Twenty-three major exhibitions of Russian avant-garde artists—including the first one on the West Coast, in 1980—have not only provided the gallery with a financial foundation but also grounded its curatorial mission. Consider Malevich's monochrome squares or circles on plain ground, several of which Modernism has shown over the years. These pictures are neither landscapes nor portraits; unlike even the most advanced work of the Impressionists and the Cubists, they have no outside subject. Rather than serving as a springboard for illusion, the paintings illustrate nothing but themselves, demonstrating that in art, the world of flesh and blood is no more substantial, no more "real," than pigment in its own right.
Erik Saxon's work is an extension of that insight, exploring the visual potential of the grid, which was historically used, and erased, by artists seeking to delineate a portrait's proportions. Hayward's work presses even further. Gradually layering the canvas with every color on his palette, carefully sanding down each coat, to achieve a luminous white surface, he shows us that emptiness is a paradox, that no slate is truly blank.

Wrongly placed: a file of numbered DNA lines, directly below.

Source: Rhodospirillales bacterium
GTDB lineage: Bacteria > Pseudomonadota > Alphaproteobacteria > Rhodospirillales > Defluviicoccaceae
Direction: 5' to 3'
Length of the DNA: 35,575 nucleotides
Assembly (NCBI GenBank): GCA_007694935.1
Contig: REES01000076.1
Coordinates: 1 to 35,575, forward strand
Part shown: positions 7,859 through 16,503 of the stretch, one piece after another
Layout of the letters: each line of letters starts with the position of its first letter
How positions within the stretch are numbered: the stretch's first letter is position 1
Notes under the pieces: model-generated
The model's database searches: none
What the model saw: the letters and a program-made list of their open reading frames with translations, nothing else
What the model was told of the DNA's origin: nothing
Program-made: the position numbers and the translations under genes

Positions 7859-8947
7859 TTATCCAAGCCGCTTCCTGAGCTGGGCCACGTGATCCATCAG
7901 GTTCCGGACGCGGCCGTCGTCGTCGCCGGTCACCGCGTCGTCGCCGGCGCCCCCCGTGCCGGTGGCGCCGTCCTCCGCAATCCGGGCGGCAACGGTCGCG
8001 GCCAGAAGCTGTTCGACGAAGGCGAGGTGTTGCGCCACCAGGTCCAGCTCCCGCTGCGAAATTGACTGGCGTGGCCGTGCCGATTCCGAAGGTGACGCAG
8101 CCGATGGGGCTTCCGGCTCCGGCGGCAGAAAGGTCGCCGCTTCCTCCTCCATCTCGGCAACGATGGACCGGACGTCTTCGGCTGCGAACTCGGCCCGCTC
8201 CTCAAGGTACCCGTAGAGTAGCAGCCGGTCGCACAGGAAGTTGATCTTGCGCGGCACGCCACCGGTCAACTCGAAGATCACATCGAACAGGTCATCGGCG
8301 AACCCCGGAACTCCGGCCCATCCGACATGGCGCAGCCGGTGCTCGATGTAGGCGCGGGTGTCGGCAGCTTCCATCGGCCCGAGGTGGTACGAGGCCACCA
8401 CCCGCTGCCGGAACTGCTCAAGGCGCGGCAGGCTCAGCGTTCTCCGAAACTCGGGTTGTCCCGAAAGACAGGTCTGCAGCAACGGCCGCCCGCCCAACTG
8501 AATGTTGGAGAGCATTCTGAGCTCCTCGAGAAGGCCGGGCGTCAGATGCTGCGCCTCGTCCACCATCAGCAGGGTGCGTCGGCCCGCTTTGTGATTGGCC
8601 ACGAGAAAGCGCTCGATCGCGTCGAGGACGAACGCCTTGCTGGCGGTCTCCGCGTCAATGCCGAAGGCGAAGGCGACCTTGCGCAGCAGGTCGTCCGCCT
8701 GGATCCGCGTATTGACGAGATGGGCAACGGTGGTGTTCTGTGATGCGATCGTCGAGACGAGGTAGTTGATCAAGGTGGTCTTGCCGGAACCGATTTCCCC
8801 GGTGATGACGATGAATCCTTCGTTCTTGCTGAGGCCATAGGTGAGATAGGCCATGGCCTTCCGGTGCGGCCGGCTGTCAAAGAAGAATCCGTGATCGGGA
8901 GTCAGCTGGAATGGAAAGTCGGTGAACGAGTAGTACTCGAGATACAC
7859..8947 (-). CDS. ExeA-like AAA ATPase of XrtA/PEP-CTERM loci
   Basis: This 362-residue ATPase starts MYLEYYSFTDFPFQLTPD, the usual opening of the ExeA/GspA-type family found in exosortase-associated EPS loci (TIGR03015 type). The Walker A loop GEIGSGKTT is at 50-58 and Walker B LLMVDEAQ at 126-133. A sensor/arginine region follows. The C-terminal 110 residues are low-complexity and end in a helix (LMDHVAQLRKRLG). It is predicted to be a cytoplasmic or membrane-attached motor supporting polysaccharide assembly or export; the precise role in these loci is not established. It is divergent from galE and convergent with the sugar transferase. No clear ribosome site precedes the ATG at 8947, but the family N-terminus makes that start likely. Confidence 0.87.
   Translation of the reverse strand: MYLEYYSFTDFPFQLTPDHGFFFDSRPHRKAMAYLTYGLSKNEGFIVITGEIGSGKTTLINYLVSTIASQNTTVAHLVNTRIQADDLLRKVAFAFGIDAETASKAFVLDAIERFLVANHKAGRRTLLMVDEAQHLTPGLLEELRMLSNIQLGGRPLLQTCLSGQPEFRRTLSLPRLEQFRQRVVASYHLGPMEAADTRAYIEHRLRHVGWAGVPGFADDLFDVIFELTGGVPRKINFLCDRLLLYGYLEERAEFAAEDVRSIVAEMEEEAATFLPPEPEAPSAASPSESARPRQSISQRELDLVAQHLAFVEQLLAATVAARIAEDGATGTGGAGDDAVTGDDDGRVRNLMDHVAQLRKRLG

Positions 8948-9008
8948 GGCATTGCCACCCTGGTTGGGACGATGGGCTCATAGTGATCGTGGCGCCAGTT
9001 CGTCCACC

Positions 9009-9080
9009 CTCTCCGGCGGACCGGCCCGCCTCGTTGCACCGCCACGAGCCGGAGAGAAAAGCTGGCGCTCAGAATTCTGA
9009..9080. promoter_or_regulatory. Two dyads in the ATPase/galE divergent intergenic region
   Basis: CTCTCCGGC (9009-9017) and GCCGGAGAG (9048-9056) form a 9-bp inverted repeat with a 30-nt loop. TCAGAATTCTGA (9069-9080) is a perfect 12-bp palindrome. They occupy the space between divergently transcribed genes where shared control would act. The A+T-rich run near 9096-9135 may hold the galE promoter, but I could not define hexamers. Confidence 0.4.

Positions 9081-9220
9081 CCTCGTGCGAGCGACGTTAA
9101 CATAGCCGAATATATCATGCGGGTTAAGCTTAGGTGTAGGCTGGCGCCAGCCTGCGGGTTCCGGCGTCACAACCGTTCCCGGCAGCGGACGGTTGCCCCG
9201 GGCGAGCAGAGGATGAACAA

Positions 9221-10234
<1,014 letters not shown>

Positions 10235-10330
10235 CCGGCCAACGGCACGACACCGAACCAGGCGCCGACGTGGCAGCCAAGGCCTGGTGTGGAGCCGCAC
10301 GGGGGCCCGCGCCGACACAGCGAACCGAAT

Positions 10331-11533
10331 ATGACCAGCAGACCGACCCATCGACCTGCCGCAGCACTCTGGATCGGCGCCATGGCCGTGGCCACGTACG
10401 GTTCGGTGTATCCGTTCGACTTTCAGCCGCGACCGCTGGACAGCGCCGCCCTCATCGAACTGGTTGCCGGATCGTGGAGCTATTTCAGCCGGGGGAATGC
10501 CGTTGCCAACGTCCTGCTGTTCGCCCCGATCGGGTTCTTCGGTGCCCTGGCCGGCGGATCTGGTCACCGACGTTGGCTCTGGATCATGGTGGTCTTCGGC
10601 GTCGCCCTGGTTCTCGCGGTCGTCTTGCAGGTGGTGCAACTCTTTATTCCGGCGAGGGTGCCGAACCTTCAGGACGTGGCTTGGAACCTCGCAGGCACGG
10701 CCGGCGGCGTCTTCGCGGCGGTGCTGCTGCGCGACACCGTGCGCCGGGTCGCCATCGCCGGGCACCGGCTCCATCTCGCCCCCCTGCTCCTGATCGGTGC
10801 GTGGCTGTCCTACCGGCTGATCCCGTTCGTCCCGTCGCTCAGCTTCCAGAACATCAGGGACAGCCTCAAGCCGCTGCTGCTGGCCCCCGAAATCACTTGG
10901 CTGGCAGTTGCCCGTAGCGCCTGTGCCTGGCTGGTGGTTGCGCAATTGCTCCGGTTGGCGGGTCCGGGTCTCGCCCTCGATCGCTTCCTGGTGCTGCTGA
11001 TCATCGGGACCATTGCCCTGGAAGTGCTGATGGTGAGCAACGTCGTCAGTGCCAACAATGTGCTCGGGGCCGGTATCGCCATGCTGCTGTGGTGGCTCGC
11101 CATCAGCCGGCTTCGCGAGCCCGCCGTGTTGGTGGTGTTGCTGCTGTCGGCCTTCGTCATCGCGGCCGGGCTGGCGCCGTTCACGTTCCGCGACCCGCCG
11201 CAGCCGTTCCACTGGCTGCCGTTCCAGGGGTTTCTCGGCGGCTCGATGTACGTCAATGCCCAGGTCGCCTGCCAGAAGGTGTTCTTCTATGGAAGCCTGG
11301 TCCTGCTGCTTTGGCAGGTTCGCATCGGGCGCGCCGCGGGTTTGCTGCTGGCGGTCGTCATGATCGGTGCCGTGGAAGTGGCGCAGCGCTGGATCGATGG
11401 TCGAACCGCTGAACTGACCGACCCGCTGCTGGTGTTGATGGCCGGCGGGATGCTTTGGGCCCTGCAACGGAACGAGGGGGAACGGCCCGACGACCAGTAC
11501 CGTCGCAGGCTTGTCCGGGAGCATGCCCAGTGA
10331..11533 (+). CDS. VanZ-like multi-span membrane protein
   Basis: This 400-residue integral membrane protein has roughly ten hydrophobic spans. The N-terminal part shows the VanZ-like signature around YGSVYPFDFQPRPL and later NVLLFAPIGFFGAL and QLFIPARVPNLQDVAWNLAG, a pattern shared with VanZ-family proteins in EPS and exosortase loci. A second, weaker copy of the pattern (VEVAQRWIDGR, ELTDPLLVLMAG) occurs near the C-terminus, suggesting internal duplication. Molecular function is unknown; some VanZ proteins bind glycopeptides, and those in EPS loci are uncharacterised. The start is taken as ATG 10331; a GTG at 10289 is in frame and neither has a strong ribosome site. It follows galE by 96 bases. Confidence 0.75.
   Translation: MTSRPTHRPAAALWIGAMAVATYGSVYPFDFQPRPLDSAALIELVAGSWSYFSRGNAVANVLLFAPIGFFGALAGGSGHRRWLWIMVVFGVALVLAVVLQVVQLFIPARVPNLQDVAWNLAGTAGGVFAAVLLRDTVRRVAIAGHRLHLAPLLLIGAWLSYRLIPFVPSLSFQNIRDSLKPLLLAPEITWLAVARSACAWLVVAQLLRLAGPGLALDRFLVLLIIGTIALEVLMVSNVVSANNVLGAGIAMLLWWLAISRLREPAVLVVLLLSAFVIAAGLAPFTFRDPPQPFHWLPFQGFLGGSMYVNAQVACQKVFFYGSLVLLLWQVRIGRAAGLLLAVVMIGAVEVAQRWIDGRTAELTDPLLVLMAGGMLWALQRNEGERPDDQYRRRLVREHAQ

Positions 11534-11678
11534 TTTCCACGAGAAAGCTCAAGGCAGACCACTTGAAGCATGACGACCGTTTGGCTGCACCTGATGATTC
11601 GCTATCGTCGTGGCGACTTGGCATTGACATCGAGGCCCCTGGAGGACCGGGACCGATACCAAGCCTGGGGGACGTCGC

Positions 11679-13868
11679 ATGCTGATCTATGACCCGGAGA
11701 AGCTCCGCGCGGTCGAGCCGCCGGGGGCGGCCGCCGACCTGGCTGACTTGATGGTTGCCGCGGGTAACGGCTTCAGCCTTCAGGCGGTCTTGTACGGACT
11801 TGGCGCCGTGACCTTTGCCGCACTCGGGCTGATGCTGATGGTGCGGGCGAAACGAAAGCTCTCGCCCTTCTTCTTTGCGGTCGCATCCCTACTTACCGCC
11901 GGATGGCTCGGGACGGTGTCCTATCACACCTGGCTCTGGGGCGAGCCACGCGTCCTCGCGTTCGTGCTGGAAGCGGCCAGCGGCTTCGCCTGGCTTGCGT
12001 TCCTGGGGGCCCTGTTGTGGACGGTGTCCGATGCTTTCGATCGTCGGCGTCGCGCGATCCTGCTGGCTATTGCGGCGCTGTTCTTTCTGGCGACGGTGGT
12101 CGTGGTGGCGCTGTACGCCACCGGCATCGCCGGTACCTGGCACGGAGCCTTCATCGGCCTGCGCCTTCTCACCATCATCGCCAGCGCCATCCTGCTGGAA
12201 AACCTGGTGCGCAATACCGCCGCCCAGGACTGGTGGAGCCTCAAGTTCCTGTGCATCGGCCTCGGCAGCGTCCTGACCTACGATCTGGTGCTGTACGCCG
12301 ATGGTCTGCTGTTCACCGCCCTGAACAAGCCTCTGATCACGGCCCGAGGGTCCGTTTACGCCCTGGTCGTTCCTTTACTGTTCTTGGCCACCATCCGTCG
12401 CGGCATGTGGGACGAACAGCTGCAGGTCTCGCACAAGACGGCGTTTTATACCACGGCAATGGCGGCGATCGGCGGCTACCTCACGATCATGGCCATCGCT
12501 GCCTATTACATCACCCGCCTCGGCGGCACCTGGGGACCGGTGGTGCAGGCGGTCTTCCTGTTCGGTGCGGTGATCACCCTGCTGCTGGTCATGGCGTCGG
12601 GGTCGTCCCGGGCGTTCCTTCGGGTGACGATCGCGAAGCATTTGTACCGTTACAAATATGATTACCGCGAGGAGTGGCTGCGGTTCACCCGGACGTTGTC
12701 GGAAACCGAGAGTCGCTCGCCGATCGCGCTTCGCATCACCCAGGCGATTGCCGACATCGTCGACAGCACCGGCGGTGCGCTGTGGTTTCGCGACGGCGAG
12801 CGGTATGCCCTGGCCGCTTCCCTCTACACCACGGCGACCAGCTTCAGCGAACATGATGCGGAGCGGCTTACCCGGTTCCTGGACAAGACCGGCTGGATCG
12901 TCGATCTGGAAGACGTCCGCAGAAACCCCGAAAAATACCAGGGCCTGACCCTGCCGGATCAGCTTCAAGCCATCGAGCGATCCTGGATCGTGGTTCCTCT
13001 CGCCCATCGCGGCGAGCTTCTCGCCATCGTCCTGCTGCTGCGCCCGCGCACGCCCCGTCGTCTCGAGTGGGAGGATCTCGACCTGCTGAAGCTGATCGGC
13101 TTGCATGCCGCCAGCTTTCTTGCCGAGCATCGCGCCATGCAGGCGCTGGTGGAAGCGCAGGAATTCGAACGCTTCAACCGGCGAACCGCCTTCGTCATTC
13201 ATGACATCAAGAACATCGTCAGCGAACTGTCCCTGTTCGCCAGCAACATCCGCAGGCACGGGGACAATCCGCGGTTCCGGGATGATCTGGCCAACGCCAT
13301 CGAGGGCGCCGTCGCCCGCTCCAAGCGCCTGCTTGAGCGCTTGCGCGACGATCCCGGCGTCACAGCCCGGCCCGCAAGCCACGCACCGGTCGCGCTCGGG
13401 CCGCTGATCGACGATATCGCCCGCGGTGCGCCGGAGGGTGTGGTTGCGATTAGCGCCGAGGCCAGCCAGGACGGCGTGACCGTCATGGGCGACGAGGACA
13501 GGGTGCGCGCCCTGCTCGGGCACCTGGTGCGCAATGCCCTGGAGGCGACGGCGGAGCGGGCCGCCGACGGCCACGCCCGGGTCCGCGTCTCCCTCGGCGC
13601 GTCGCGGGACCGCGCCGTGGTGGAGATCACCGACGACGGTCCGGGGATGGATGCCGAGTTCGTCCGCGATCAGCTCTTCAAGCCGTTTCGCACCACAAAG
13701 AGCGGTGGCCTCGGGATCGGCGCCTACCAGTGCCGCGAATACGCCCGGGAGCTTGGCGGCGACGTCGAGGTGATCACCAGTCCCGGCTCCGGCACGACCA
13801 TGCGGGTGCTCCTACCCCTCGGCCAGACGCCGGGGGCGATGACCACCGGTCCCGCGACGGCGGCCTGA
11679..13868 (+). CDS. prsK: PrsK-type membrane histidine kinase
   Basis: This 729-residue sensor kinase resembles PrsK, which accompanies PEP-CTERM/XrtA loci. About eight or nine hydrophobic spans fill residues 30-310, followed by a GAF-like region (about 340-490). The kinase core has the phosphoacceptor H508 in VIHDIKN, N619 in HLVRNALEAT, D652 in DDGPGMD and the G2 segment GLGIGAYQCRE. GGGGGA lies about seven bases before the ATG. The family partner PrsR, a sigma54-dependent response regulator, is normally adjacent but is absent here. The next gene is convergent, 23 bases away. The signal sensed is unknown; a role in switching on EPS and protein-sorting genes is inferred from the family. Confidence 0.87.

To Muller, the ideas behind an artist's work are as important as the execution. "In true art," he believes, "whether someone is a minimalist or a photo-realist, what matters at the end of the day is what he or she has to say. The rest is just a means of delivery."